Drive ten blocks to save ten bucks?

We did!  Of course, there was no guarantee that was going to happen.  But when we got off the toll road yesterday badly needing gas and still a couple hours from home, the gas station right there at the exit advertised (proudly?) regular gas for $3.99.  Hubby said, “No way!  I’m sure we’ll come to another station soon, and if it’s $3.99 too then we’ll know that it’s just gone up that much today, and go ahead and pay it.  But I bet we can find it cheaper.”

Sure enough, about ten miles down the road we came to a station advertising $3.49.  We filled up and congratulated ourselves for saving $10.00.

I’ve always kind of thought it was funny how we all will shop around for our gas just to save a few cents per gallon.  But for the first time yesterday when this happened, I thought “Wow!  I’m glad we did shop around. That was worth it!”

I remember 20 cents a gallon gas when I was a teenager.  I was the only one in my group of friends who had a car, so they would sometimes pool their money and buy 50 cents worth of gas for my car so that we could “buzz” the popular drive-in restaurants in town.  And, just think, for that 20 cents a gallon, there was a filling station attendant (a part-time job for many high school boys) who pumped it for us, washed our windshield and checked our oil.  And, if he was cute, we would flirt with him too.  What a deal!

9 Responses to Drive ten blocks to save ten bucks?

  1. Linda says:

    Ah yes. I remember cheap gas. And not only did they wash the windshield and check the oil, but they often gave gifts with a fill-up. I had a friend whose father owned a gas station, and she and I sometimes worked there on weekends, doling out the free sets of glasses or whatever the promotion was at the time.

  2. C. Beth says:

    WOW, 20 cents a gallon! Amazing! I remember one station had it for 89.9 when I was in college. That didn’t last long though!

    I don’t think it’s usually worth it to drive further for cheaper gas, but 50 cents a gallon cheaper?! Definitely worth it!

  3. Sandra says:

    Linda — I had forgotten about the promotional give-aways! So different then. 🙂

    Beth — I’ve also have always thought it wasn’t worth driving further to save a few cents, but this time it was definitely worth it!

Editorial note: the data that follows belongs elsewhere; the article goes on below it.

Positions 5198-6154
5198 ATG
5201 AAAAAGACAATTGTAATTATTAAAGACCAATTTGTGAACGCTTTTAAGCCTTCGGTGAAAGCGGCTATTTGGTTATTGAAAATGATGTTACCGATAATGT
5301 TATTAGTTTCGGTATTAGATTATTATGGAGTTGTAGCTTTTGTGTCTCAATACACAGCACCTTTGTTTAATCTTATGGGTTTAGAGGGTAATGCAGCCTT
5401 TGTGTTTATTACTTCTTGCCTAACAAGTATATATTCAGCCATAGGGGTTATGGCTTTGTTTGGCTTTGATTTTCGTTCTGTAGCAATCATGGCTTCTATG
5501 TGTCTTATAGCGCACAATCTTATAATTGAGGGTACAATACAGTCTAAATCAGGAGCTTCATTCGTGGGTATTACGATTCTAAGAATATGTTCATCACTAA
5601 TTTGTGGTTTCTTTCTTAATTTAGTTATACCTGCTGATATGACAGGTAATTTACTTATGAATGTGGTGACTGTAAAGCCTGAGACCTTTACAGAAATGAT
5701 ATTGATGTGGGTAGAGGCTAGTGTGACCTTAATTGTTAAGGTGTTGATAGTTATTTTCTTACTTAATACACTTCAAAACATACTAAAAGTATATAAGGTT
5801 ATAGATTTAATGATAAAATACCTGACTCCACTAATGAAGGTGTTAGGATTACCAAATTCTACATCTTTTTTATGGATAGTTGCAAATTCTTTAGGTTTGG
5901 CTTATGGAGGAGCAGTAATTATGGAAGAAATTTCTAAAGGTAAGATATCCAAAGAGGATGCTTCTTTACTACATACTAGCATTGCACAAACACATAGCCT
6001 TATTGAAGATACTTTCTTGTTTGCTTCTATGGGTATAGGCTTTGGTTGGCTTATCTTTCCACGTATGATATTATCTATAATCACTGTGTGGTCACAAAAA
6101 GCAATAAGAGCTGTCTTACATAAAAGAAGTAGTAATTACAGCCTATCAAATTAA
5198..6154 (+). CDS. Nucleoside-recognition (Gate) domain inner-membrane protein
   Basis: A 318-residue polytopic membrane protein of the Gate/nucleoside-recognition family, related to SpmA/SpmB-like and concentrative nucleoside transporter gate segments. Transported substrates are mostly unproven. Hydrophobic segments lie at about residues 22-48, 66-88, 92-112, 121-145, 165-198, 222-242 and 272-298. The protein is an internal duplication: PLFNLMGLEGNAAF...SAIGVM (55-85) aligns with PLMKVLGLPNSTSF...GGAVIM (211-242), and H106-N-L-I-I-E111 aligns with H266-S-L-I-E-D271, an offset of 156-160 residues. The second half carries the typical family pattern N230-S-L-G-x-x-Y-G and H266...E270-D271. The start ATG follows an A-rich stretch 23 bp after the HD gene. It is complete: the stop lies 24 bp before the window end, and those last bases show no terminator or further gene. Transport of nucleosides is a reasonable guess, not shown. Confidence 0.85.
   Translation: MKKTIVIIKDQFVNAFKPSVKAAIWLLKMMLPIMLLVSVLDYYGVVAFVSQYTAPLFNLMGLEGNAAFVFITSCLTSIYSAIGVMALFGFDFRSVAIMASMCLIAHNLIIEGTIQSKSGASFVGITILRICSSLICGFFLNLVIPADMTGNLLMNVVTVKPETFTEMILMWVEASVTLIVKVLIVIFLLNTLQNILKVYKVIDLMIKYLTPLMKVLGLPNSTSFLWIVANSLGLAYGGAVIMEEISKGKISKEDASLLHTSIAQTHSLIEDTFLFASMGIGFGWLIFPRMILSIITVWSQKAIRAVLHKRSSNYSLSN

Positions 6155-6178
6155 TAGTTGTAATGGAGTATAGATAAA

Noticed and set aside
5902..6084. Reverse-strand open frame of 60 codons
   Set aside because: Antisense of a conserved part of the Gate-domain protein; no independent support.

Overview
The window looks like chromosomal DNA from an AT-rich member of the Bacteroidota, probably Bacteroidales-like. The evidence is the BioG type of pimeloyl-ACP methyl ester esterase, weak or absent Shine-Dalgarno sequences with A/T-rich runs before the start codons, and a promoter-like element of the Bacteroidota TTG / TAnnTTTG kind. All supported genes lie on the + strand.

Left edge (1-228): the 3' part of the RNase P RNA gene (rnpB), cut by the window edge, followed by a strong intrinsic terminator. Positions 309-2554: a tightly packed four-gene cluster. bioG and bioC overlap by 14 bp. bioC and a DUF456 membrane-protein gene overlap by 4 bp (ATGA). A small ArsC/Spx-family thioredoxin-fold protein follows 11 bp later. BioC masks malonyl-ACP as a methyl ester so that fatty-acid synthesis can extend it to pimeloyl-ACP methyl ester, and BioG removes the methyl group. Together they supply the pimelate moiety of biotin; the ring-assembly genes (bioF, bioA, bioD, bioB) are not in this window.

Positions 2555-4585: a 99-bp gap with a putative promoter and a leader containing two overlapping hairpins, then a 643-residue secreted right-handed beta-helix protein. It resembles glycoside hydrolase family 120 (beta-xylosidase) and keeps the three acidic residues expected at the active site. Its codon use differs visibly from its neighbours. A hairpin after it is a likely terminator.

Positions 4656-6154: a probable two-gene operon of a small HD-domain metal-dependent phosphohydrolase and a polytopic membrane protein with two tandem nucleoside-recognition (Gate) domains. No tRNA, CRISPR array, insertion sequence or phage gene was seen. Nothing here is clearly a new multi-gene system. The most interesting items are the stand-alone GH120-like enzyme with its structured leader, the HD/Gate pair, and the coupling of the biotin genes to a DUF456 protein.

4. Amy Ostrowski says:

    In my Grandma’s little town in N.D. they still have a full service Sinclair Gas Station. The price is always cheaper then our Chicago prices. We also experienced this summer a full service gas station on Cape Cod. Price again, was cheaper then when we left Chicago. We even got our tire pressure checked and our windows washed with the deal. The kids thought it was neat. We explained how times have changed.

  5. Sandra says:

    I’m with the kids, Amy, that IS neat! But, of course, when it was done at every station, no one thought anything of it, it was routine.

  6. carlahoag says:

    Back in the 1970s when the price of gasoline first started skyrocketing, my dad would drive about 2 miles down the road to save .02 cents a gallon. In my foolish, spendthrift youth I didn’t realize that his care with money was what enabled him to have his house paid off, a business that he sold that funded his retirement, etc. He wasn’t even driving out of his way to go there and I thought it was so silly to try to save .02 on gas. Now I understand and wish I’d adopted that thriftiness a long time ago.

  7. Sandra says:

    Carla — I loved my parents dearly, but they weren’t frugal. I envy you for having had such a strong example of that as you were growing up. Of course I didn’t know you when you were younger, but in the time I’ve gotten to know you I would say that your thrifty dad would be very proud of your own thriftiness now. 🙂

  8. Suldog says:

    Gas was hovering around 80 cents a gallon when I first started driving, as I recall. But, I remember 25 or 27 cents when I was a kid and My Dad pulled into a station.

  9. Sandra says:

    Suldog — If I remember correctly, you’re about 12 years younger than me, so that just shows how quickly gas had gone up.

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